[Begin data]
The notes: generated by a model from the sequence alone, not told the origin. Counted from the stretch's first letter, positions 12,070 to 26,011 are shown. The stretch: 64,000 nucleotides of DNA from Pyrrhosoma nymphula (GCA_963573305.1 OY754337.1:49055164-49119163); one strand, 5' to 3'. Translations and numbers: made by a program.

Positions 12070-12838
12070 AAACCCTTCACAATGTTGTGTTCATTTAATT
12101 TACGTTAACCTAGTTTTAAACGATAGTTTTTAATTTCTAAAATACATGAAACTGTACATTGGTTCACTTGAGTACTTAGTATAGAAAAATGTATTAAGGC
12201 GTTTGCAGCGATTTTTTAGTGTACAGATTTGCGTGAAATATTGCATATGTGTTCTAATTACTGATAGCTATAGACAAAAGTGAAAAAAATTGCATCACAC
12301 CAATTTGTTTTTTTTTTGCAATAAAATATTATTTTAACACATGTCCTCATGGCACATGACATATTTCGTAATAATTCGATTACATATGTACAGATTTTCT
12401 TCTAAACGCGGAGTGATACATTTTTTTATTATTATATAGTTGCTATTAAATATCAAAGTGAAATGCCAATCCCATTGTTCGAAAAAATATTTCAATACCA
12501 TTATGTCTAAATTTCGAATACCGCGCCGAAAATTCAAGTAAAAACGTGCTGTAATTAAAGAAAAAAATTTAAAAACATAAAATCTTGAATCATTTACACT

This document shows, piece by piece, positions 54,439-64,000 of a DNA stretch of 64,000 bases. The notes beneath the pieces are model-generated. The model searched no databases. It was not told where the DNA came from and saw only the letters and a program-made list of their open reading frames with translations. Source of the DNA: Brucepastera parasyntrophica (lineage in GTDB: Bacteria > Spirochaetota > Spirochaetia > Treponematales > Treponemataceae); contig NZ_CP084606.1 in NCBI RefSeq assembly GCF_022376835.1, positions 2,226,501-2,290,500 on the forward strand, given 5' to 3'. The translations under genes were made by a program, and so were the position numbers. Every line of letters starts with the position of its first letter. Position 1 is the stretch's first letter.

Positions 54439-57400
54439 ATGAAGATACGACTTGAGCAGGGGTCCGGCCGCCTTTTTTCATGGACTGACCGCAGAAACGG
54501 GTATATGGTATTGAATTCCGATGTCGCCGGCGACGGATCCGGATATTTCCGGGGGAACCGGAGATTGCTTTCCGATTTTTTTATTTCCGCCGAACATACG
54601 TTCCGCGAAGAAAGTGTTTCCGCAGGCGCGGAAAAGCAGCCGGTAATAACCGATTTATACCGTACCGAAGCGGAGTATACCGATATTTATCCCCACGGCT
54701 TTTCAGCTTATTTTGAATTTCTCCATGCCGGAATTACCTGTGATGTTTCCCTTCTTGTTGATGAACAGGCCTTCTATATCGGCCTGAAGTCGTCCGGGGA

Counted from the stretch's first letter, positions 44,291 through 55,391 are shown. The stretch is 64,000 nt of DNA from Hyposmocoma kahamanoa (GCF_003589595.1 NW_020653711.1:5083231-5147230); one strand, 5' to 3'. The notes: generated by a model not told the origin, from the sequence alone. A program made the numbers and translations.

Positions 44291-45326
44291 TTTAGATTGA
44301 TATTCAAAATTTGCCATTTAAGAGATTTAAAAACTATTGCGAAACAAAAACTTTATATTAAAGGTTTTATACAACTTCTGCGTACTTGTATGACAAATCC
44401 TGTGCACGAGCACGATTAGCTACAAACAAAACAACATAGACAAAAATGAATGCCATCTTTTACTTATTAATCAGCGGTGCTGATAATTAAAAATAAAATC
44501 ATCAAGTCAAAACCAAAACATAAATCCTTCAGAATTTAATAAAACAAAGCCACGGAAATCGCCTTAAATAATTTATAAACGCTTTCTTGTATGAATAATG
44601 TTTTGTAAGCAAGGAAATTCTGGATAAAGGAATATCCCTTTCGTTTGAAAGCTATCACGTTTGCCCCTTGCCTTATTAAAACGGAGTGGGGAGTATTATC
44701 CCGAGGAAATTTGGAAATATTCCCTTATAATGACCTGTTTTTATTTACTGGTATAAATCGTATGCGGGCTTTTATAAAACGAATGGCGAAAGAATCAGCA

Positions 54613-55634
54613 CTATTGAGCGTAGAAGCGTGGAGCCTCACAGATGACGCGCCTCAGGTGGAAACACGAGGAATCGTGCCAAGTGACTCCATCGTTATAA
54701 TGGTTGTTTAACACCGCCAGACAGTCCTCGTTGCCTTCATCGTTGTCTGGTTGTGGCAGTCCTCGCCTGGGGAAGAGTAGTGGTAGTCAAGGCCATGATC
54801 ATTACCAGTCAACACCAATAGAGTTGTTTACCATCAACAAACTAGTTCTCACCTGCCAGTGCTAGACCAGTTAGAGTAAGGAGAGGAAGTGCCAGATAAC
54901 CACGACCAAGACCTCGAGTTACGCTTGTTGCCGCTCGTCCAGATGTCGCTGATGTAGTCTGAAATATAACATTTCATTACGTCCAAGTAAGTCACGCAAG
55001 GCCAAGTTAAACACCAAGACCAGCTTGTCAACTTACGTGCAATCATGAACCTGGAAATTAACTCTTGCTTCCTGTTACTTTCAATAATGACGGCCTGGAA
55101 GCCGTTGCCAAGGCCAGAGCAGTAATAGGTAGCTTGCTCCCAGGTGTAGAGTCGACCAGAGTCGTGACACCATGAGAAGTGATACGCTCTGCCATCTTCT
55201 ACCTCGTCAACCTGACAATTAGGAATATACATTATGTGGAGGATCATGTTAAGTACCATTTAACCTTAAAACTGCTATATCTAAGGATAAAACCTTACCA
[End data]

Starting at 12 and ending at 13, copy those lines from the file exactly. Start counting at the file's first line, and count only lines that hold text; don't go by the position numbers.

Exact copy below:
54501 GTATATGGTATTGAATTCCGATGTCGCCGGCGACGGATCCGGATATTTCCGGGGGAACCGGAGATTGCTTTCCGATTTTTTTATTTCCGCCGAACATACG
54601 TTCCGCGAAGAAAGTGTTTCCGCAGGCGCGGAAAAGCAGCCGGTAATAACCGATTTATACCGTACCGAAGCGGAGTATACCGATATTTATCCCCACGGCT